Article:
Block on Trump's Asylum Ban Upheld by Supreme Court
Insider trading has a new record sentence — the new holder? An attorney.
Over a seventeen-year period, attorney Matthew Kluger conspired with two others: Garrett Bauer, a stock trader and Kenneth Robinson, a middleman who passed insider information from Kluger to Bauer . Kluger and Robinson intended for the scheme to be a modest one, instructing Bauer to make purchases and sales in small amounts. However, Bauer began trading in excess of the amounts the trio had predetermined. During the course of the conspiracy, the scheme net an amount exceeding $34 million, with Bauer reaping the majority of the profits.
When the scheme was exposed, Robinson cooperated with the investigation leading to the arrests of Bauer and Kluger. On December 14, 2011, Kluger plead guilty to four charges for obstruction of justice, money laundering, conspiracy to commit securities fraud and securities fraud, all in violation of the U.S. Code.
This week, the Third Circuit affirmed Kluger's twelve-year sentence, "the longest insider-trading sentence ever imposed." Here's why...
On appeal, Kluger maintained that the District Court erred in its application of U.S.S.G. §2B1.4, when it attributed all of the scheme's monetary gain to Kluger, even though he only received a small fraction of the gains. Kluger argued that the court should have held an evidentiary hearing to determine whether he could have reasonably foreseen that Bauer would trade in excess of the amounts agreed upon.
The Third Circuit affirmed the District Courts use of U.S.S.G. §2B1.4 because the notes to the guidelines clearly state that in the case of insider trading by an attorney, the court will look at the increase in value the defendant realized, as well as the amount realized by "persons acting in concert with the defendant or to whom the defendant provided inside information." Accordingly, the District Court was correct in attributing Bauer's gains to Kluger -- even though Bauer's gains were not shared with Kluger.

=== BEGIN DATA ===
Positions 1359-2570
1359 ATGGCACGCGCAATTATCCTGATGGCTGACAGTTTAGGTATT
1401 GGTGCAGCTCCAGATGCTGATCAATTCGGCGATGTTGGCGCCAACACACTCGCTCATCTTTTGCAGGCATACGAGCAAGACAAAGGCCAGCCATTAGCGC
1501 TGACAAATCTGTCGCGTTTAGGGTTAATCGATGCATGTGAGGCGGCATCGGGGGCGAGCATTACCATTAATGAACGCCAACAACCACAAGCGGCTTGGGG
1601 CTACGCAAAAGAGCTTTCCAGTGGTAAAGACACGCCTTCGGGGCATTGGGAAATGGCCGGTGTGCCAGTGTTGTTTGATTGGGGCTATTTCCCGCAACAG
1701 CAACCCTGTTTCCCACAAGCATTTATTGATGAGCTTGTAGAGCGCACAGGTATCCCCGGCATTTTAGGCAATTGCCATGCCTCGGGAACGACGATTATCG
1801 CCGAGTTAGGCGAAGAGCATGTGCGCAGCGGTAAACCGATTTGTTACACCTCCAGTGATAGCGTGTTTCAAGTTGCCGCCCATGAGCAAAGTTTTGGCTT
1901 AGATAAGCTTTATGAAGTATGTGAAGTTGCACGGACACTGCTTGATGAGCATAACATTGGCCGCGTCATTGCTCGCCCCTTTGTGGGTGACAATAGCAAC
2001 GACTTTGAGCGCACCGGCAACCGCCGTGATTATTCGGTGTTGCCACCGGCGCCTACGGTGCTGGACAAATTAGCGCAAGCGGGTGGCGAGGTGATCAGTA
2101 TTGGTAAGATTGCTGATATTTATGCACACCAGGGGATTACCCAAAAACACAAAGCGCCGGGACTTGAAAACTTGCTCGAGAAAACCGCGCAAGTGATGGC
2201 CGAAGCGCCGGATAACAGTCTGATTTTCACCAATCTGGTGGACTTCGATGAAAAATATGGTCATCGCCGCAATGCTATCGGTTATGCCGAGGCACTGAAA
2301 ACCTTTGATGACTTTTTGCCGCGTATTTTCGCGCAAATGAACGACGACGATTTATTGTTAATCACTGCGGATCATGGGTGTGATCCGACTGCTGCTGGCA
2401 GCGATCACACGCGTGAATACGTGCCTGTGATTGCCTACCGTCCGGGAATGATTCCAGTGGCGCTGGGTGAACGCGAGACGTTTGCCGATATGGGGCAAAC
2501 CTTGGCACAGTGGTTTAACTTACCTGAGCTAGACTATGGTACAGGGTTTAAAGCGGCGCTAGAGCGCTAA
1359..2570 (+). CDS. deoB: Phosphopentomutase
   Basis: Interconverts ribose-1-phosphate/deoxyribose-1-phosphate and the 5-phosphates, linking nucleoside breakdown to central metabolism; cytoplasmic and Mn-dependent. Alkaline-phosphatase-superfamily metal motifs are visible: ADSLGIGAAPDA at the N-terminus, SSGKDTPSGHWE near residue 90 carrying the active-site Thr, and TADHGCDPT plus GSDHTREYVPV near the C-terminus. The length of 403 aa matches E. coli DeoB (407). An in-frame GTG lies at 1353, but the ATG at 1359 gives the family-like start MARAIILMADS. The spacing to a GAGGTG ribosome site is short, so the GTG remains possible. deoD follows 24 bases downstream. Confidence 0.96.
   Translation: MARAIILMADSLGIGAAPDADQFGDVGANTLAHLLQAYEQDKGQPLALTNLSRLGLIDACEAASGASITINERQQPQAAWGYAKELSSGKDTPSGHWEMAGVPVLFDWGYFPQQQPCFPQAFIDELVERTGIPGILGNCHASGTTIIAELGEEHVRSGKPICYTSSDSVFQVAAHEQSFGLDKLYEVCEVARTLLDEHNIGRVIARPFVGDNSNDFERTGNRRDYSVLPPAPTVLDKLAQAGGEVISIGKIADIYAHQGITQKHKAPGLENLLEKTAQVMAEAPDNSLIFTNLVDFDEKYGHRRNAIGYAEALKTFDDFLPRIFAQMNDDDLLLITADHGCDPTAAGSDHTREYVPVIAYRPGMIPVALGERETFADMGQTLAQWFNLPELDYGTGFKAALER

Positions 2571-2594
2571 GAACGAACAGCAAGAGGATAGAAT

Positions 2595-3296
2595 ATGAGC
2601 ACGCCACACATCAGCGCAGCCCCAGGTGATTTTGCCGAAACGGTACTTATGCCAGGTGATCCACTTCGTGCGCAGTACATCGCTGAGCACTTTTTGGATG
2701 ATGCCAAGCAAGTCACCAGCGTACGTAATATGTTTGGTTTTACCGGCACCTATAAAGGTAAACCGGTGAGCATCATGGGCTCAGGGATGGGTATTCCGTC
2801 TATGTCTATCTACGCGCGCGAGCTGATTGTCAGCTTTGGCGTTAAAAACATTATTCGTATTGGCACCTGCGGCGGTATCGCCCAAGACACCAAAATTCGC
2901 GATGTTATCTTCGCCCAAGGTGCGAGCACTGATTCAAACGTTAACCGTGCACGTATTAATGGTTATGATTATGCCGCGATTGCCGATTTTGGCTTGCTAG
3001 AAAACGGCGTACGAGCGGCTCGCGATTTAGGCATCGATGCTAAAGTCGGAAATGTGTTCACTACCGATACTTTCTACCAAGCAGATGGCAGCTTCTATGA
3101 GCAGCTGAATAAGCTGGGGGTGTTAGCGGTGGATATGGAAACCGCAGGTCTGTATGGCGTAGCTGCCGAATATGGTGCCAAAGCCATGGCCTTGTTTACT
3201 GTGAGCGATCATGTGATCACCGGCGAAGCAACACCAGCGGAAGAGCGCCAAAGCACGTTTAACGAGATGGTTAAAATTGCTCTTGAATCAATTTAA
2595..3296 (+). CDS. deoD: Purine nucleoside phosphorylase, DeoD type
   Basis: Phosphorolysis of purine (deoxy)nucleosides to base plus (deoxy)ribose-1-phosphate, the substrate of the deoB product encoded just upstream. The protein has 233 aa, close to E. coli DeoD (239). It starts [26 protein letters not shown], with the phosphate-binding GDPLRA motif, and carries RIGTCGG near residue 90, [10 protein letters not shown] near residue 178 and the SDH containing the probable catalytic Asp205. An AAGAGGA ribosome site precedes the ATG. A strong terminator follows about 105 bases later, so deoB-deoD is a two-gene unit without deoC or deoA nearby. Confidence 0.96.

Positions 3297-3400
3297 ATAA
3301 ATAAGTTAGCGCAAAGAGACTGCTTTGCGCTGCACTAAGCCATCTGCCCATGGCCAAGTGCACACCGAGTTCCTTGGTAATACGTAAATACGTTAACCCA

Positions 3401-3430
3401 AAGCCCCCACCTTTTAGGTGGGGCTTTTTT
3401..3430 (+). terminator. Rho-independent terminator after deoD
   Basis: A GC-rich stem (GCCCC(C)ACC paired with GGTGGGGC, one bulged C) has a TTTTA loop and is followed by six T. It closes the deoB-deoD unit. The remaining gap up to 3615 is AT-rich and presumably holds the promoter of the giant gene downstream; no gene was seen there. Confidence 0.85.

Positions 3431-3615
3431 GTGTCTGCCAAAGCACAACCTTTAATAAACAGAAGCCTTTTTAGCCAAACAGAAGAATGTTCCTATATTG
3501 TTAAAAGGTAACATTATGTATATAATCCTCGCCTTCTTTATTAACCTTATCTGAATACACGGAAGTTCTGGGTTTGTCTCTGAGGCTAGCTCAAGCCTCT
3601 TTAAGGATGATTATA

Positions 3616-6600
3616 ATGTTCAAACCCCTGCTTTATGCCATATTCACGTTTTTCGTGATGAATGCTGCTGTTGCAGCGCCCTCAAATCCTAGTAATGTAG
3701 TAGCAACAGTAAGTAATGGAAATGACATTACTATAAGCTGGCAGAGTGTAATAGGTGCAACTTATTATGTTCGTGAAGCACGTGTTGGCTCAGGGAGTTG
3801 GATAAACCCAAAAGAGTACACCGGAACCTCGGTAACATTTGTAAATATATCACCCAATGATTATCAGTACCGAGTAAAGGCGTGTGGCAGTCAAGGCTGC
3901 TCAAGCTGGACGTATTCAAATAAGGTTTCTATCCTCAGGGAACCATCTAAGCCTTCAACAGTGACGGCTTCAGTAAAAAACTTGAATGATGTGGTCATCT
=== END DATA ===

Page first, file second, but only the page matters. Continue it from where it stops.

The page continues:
The Third Circuit found that Kluger's argument that Bauer's actions were not reasonably foreseeable (a) did not apply; and (b) even if it did apply, people who provide insider information are responsible for the gains of the people they tip off.
Kluger's main contention on appeal is that the twelve-year sentence was unreasonable, especially considering the disparity between his sentence, and Bauer's nine-year sentence, as well as other sentences of defendants convicted of insider trading in the same jurisdiction.
The Third Circuit did not agree. The court especially took note of the fact that Kluger was an attorney who failed his oath to uphold the law, that the scheme started before Kluger was even an attorney and the systematic regularity of the scheme that spanned seventeen years. Furthermore, Bauer had mitigating circumstances such as extensive community service pre- and post-arrest, that Kluger simply did not have.
This case will surely be a lesson to all current, and potential insider traders -- especially attorneys. The Third Circuit is sending a message that it wants to deter insider trading, and if you are going to engage in such illegal activities, you must be responsible for all gains as a result of that activity.
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